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Inspection carried out on 29 December 2016

During a routine inspection

The inspection took place on 29 December 2016 and 3 January 2017. The visit was unannounced.

Anita Janes Lodge is a residential home which provides care to people with mental health needs. It is registered to provide care for up to 16 people. At the time of our inspection visit there were 11 people living at the home.

There was a registered manager in post. A registered manager is a person who has registered with the Care Quality Commission to manage the service. Like registered providers, they are ‘registered persons’. Registered persons have legal responsibility for meeting the requirements in the Health and Social Care Act and associated Regulations about how the service is run. The registered manager was responsible for the management of two homes. There was also support manager in post to manage the day-to-day running of the service.

People using the service we spoke with said they thought the home was safe. Staff had been trained in safeguarding (protecting people from abuse) and understood their responsibilities in this area. People's risk assessments had provided staff with information of how to support people safely. People using the service told us they thought medicines were given safely and on time. Staff had been subject to checks to ensure they were appropriate to work with the people who used the service.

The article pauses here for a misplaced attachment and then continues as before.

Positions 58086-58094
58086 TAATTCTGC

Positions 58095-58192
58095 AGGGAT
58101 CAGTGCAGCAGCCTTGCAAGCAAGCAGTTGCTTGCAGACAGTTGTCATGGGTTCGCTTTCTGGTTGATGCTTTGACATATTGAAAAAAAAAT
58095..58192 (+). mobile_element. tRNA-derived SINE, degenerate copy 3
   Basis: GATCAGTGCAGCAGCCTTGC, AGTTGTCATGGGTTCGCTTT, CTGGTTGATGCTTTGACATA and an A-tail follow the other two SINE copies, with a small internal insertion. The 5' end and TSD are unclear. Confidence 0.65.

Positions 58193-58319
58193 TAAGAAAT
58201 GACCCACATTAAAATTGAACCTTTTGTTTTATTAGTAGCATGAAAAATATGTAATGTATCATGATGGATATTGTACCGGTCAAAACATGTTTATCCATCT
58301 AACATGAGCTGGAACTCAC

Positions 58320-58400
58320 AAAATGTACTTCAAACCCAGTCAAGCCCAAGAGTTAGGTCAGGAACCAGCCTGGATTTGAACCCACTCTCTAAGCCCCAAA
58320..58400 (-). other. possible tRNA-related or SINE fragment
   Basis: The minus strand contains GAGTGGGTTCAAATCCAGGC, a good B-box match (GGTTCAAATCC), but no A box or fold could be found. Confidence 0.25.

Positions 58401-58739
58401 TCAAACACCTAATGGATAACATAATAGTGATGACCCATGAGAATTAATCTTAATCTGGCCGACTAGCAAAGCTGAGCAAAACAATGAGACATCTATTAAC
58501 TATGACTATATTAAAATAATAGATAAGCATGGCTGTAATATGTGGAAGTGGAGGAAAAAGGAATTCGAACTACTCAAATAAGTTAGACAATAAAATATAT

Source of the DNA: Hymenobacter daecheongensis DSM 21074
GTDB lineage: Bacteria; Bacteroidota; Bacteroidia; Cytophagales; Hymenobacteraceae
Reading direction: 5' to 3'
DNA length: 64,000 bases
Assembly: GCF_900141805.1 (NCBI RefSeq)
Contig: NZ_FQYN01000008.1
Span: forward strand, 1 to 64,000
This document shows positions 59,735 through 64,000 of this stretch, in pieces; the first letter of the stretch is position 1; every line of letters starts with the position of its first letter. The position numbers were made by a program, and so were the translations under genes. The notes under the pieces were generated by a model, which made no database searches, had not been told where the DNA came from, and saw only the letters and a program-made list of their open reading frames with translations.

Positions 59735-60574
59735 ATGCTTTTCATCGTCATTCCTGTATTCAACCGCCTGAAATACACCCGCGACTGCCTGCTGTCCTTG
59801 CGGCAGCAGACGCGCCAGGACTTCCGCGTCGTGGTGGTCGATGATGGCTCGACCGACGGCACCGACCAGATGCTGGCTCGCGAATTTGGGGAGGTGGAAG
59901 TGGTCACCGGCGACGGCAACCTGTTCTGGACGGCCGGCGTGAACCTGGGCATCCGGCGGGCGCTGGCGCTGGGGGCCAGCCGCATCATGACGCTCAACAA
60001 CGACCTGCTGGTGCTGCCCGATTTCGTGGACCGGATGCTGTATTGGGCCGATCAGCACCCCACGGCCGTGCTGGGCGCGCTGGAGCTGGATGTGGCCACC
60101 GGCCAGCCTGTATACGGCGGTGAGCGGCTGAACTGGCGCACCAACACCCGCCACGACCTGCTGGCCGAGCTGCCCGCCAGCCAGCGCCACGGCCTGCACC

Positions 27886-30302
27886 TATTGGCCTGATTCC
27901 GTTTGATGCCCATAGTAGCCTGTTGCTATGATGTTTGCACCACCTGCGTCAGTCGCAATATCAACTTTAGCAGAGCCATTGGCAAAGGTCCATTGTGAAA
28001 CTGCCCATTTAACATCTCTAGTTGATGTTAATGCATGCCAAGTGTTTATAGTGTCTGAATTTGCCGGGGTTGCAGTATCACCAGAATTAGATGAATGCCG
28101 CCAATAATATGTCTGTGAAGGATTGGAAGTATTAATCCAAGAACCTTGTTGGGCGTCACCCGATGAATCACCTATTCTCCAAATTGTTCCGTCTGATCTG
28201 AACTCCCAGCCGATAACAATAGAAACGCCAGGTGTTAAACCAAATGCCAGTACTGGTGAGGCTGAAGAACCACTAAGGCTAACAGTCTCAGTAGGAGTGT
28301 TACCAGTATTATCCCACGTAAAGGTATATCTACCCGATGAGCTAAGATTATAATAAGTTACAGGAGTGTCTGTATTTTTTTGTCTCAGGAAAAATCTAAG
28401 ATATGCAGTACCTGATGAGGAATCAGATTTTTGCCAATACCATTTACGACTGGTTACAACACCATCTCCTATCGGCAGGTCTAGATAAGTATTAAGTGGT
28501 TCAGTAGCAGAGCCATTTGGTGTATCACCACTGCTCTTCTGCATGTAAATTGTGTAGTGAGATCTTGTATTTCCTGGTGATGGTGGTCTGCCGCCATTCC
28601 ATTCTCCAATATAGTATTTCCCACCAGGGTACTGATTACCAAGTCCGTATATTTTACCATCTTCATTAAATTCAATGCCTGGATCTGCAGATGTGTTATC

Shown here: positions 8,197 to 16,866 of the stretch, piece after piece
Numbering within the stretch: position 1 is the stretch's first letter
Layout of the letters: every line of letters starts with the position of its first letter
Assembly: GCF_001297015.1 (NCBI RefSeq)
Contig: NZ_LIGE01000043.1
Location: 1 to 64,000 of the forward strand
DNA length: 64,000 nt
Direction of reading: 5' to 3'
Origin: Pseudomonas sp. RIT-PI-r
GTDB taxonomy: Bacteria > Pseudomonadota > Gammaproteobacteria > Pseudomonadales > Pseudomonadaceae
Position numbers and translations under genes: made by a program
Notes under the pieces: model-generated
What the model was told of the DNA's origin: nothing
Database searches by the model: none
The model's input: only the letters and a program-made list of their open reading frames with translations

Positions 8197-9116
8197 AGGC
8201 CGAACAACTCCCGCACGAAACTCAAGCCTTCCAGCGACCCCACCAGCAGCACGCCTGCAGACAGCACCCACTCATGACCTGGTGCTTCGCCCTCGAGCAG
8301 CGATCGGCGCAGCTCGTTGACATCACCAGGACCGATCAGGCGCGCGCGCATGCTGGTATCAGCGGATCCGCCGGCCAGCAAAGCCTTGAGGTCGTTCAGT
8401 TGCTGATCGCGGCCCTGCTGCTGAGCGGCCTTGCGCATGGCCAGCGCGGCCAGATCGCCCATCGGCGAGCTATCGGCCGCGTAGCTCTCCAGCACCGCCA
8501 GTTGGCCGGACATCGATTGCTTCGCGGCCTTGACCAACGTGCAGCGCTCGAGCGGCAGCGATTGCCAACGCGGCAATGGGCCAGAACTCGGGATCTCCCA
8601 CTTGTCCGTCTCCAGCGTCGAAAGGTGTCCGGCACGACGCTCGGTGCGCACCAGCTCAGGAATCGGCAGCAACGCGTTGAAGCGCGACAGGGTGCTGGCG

Staff had been trained, in the main, to ensure they had skills and knowledge to meet people's needs. Staff understood their responsibilities under the Mental Capacity Act 2005 (MCA) and Deprivation of Liberty Safeguards (DoLS) to allow, as much as possible, people to have an effective choice about how they lived their lives. People had plenty to eat and drink and everyone told us they liked the food provided. People's health care needs had been protected by referral to health care professionals when necessary.

People told us they liked the staff and got on very well with them, and we saw examples of staff working with people in a supportive and caring way. People and their representatives were involved in making decisions about care, treatment and support.

Care plans were individual to the people using the service and usually covered their health and social care needs. There were not sufficient numbers of staff to ensure that people's needs could be responded to in good time, though this was later rectified by the registered manager. Activities were in place to provide some stimulation for people and people took part in activities in their chosen community activities.

People told us they would tell staff if they had any concerns and were confident that proper action would be taken. People and staff were satisfied with how the home was run by the registered manager and the management team. Management carried out audits to check that the home was running properly to meet people's needs, though not all essential systems had been audited.

Inspection carried out on 9 October 2015

During a routine inspection